If you have time, you definitely should rent a bike (or a tandem!) for an hour or two. It is quite cheap and very, very nice to ride a bike by the sea. The path can actually lead you quite far out in the direction of Changi airport!

Also, if you would like to escape from the urban atmosphere for a while, you can do it the Singaporean way!! Go camping in East Coast Park! There are spots allocated for you to plant your tent, and no need to worry about infrastructures, there are plenty of CLEAN showers and toilets around.

As for food (what else?), I strongly recommend you go to East Coast Lagoon Food Village. They have good satay sticks there (see Local delicacies), and also a personal favourite, Oyster Omelet! Not everyone likes it, but I really do. And it’s pretty safe too, as oysters in Singapore are usually fresh.

Oyster omelet and fresh coconut. What a treat!

And let’s not forget watersports! You can go sailing from East Coast Park, and also waterskiing and wakeboarding. I’m sure you didn’t know about that 🙂

Time to plan your outing! Check out some more information and go have fun!!

Acronyms in Singapore


Singaporeans simply LOVE acronyms!! If you live and/or work in Singapore, not a day goes by without hearing things like HDB, ECP, ERP, PAP, CTE, SBS… Get acquainted with the Singaporean lingo if you want to be part of it!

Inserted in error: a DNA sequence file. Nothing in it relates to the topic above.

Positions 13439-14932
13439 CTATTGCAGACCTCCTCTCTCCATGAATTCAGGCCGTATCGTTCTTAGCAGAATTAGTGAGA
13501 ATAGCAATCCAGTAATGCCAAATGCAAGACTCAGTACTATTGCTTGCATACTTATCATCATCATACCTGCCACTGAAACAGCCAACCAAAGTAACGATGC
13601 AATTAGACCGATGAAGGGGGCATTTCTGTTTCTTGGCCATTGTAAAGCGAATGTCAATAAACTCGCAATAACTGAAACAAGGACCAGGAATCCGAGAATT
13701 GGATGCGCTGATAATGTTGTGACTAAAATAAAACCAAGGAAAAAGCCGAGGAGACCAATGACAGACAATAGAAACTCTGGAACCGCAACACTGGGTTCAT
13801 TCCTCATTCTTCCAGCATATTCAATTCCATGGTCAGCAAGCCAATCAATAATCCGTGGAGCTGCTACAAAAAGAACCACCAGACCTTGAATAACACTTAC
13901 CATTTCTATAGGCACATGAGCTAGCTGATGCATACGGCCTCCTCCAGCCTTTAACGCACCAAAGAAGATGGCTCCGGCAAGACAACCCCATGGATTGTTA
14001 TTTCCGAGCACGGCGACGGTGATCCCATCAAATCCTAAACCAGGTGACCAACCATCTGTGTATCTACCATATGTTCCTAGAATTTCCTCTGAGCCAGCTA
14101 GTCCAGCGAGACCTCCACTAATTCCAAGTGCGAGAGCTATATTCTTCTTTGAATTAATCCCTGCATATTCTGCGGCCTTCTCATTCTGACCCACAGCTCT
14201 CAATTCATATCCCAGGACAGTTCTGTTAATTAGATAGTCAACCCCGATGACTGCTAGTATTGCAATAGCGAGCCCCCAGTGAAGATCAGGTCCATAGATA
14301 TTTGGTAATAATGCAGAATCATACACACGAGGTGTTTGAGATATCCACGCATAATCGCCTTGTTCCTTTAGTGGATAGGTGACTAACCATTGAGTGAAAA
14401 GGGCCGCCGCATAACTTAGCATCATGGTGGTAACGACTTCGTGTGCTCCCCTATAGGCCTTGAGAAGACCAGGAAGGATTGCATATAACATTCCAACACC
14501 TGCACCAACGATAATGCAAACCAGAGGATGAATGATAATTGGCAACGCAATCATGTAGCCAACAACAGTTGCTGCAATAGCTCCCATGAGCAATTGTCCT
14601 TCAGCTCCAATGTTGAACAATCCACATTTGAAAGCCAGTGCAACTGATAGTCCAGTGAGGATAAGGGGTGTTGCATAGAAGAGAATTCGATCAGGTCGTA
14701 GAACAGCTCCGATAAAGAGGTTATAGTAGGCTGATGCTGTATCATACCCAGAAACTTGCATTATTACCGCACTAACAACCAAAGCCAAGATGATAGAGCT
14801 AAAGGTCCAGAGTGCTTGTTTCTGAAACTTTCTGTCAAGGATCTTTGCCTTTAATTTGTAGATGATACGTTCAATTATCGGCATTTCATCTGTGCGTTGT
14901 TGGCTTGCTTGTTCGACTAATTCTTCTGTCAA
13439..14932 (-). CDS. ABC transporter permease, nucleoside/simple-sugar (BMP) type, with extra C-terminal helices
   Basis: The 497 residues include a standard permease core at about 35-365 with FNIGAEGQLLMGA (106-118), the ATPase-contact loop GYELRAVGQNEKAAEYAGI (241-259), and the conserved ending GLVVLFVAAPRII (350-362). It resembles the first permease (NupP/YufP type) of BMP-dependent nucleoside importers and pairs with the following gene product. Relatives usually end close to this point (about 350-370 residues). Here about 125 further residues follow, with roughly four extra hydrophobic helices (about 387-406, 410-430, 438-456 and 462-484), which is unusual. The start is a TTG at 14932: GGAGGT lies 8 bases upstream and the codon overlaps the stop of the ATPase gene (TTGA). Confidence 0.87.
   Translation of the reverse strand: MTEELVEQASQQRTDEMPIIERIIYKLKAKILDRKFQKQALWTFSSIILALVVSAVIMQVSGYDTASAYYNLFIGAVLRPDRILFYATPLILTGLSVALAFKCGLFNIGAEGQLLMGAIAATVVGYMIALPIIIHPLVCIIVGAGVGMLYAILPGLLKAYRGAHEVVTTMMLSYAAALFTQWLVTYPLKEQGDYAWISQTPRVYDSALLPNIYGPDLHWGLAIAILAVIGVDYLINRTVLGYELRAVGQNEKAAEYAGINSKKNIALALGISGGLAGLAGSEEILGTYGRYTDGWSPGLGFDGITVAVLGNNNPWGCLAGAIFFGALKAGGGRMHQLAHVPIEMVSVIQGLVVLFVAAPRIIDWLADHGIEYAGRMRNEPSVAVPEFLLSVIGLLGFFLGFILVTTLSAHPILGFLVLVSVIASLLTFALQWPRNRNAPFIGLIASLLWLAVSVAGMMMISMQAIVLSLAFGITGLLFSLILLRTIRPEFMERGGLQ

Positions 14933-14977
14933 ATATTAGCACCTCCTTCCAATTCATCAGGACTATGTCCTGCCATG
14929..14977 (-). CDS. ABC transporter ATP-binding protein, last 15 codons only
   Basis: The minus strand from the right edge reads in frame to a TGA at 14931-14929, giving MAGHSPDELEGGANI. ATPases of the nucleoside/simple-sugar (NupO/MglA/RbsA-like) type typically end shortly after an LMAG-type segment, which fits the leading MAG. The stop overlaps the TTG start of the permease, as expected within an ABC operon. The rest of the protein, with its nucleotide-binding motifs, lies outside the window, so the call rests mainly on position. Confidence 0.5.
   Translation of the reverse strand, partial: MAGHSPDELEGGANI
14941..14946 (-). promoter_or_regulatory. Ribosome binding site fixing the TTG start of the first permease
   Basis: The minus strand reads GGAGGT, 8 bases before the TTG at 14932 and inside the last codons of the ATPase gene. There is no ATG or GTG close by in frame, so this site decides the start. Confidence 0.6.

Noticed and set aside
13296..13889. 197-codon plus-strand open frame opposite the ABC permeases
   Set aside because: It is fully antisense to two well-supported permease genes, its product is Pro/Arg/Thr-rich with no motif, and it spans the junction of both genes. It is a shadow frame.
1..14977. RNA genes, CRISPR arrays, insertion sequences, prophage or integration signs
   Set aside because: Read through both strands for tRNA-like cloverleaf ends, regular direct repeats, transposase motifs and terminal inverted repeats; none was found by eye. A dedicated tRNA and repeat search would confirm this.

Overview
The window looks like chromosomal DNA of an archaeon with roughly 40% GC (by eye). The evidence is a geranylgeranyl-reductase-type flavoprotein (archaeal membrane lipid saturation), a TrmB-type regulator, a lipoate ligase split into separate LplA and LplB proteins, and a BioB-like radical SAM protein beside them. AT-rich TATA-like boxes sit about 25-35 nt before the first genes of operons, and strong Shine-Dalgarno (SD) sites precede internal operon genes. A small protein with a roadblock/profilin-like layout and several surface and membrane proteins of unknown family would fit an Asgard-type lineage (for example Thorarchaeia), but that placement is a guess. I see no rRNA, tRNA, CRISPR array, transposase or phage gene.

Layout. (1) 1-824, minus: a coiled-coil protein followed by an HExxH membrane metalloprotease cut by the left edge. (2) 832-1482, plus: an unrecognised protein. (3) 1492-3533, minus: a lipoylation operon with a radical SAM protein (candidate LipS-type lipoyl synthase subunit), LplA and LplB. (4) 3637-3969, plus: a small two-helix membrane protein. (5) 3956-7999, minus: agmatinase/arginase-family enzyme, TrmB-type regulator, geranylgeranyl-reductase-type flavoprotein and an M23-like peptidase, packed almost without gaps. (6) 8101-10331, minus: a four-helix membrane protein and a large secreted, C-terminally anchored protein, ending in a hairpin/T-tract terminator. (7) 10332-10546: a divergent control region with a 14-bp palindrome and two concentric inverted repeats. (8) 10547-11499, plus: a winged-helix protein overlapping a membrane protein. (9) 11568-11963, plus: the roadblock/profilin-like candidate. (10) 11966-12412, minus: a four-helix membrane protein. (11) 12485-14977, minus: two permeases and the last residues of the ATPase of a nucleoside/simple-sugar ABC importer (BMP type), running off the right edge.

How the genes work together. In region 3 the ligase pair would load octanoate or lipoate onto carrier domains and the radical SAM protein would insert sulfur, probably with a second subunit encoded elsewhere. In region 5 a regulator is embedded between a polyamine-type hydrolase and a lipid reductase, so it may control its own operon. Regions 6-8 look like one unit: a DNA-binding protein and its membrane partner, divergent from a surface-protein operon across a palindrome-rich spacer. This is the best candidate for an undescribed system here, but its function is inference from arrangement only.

Most of the acronyms used in Singapore are abbreviations for expressways, but some of them refer to uniquely Singaporean systems (like ERP) or types of buildings (HDB)…. Also, organisations and companies in Singapore are very often referred to by their initials. They definitely are a must-know if you plan to work in Singapore. Here are the most commonly heard acronyms:

CTE : Central Expressway

ERP : Electronic Road Pricing. Refers to the fee that people must pay when they drive into the central area of Singapore during peak hours.

HDB : Housing Development Board. Refers to the Singapore Housing Authority, in charge of building public housing that are affordable and of good quality. Also refers to the flats or the buildings themselves.

MRT : Mass Rapid Transit. Refers to the train system in Singapore.

NTU : Nanyang Technology University. See other article on Singapore universities.

PAP : People’s Action Party. This is the political party which has been ruling in Singapore since 1963.

SIA : Singapore Airlines. What else? 🙂

But most of all, Singaporeans love to joke about acronyms… And I think some of them are really funny 🙂